July 2015

EMC components

Innovative filter solutions for e-mobility

As cars are equipped with more and more electronic systems, so the demands on EMC increase. This applies in particular to electric vehicles (xEVs) with their additional power electronics for the motor inverters. An elegant and weight-saving solution to the resulting EMC problems is offered by new filter solutions from TDK.

Regardless of whether they have a hybrid or fully electric drive, electric vehicles, or xEVs, are packed full of electronics which far exceed the values familiar from combustion-engined vehicles in terms of both quantity and technical requirements. For, in addition to the increasingly complex systems for safety, comfort and communication, it is the electrical drive systems – comprising high-voltage battery, inverter and at least one electric motor – that require the use of electronic systems. Consequently, the number one priority when developing such vehicles is to ensure that the individual systems, crammed into very restricted spaces, do not cause mutual interference. It is also important that no interference affects systems outside the vehicle. These EMC requirements are regulated by international standards such as CISPR 25 or the EU Directive ECE-R10.

EMC problems caused by shielded cables

The inverters operate with pulse width modulation in order to control the motor with the required power and speed. The steep edges of the pulses cause considerable EMC problems on both the input and output sides of the inverters, which manifest themselves as both radiated and conducted emissions. In order to keep these to a minimum, most designs are based on a complete encapsulation or shielding of the entire system.

To save space and improve the weight distribution, the individual drive components are distributed throughout the vehicle. The battery is usually accommodated at the rear and the inverter at the front. The motor or motors are installed on the axles or – where designed as wheel-hub motors – directly on the wheels. Connection of the inverter to the battery thus necessitates a correspondingly long, shielded cable. This, however, entails significant potential risk for the EMC because, on the one hand, high shield currents can be generated that contribute to high emissions in the high-frequency range. On the other hand, voltage spikes of sufficient magnitude can even damage the inverter or battery. Moreover, the possibility of interference being coupled into the low-voltage system of the vehicle cannot be ruled out.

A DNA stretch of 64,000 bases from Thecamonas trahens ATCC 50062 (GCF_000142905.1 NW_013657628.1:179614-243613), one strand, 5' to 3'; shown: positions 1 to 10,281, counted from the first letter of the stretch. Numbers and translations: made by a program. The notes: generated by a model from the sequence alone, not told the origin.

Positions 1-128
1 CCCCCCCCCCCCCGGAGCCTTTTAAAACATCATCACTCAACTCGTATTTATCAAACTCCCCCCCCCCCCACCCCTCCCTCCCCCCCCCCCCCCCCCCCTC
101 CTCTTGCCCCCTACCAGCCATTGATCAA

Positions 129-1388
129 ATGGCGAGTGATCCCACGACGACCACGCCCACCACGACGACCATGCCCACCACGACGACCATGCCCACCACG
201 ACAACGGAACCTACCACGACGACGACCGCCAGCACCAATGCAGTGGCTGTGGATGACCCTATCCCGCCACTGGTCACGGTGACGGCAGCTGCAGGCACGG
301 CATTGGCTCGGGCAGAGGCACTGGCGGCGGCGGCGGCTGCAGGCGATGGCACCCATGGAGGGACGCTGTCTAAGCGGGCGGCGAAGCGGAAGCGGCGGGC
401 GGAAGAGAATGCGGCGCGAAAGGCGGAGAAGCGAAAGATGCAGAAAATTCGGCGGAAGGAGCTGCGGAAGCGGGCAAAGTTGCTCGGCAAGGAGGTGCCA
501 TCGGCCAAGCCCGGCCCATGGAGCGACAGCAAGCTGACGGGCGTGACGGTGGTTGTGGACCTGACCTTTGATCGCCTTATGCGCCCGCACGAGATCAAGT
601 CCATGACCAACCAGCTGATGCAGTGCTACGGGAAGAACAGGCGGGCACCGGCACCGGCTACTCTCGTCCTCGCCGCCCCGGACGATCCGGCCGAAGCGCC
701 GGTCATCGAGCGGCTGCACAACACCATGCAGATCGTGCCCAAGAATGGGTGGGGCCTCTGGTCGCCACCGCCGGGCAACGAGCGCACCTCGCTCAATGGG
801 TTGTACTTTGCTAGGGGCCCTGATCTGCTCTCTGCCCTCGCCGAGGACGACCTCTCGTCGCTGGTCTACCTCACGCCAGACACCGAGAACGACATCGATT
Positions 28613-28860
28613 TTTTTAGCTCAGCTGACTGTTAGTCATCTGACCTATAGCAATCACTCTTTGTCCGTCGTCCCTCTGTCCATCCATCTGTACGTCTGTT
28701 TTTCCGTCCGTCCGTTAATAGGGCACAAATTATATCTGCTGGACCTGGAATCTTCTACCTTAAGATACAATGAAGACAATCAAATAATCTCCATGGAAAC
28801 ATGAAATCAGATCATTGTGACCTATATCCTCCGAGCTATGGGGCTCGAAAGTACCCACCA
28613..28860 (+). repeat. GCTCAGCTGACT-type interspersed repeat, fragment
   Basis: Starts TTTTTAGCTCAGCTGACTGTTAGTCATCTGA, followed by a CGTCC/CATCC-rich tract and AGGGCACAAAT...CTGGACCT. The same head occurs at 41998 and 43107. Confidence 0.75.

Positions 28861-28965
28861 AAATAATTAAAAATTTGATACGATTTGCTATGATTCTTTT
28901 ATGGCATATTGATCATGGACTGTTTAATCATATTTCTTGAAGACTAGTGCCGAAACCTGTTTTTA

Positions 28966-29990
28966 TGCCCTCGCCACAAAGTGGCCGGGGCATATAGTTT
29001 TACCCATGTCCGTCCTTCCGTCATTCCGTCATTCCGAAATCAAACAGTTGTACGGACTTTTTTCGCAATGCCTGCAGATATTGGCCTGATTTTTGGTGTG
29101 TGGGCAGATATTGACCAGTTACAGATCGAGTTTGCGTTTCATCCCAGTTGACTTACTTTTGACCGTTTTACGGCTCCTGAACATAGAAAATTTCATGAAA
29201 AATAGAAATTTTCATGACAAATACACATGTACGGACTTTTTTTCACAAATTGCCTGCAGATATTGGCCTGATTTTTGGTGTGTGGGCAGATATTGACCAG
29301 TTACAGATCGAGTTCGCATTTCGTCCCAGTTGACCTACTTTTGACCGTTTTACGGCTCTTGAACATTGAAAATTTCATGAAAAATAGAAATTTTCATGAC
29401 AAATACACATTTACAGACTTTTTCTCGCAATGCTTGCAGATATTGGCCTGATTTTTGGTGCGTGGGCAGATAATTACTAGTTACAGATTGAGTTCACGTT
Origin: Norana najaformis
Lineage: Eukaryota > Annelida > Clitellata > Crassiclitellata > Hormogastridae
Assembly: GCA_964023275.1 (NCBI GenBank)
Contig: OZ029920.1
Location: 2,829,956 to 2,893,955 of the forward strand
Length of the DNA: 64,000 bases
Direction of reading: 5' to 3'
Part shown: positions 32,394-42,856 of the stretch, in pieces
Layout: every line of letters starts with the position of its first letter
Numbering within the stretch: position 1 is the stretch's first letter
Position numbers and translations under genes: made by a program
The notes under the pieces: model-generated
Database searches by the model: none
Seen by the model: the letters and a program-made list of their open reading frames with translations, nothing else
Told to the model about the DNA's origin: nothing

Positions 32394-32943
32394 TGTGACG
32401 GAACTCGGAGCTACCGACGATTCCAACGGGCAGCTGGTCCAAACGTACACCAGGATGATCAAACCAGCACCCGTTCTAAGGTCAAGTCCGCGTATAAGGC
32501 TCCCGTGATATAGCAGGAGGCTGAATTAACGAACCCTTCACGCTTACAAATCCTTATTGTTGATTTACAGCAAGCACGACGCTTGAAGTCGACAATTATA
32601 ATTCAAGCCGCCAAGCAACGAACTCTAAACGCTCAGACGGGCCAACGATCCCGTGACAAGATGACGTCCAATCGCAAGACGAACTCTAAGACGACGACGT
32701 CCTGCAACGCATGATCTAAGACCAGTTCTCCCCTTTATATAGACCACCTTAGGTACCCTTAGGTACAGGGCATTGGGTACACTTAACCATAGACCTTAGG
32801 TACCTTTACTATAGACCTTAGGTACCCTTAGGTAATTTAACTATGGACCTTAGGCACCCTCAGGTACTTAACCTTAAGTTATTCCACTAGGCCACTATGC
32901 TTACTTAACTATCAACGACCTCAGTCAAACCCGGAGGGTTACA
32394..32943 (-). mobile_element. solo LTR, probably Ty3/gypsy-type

The electrical and mechanical connection of the cable shielding to the shielding of the battery and inverter poses a further problem. The impedance of this connection must be extremely low in order to guarantee adequate shielding. But the vibrations and impacts inherent in vehicles create forces that weaken the shielding connection, causing a gradual long-term rise in impedance. Aging processes caused by oxidation, or even corrosion, are not insignificant either. Figure 1 shows the setup for the measurement of electromagnetic emissions for power electronic devices according to CISPR 25.

Figure 1: Measurement setup according to CISPR 25

The radiated and conducted emissions of a system with shielded cable between the battery and inverter are depicted in Figure 2.

Figure 2: Emissions with shielded cable

Although the use of a shielded cable between battery and inverter reduces the radiated emissions (above),
it does not reduce the conducted emissions (below).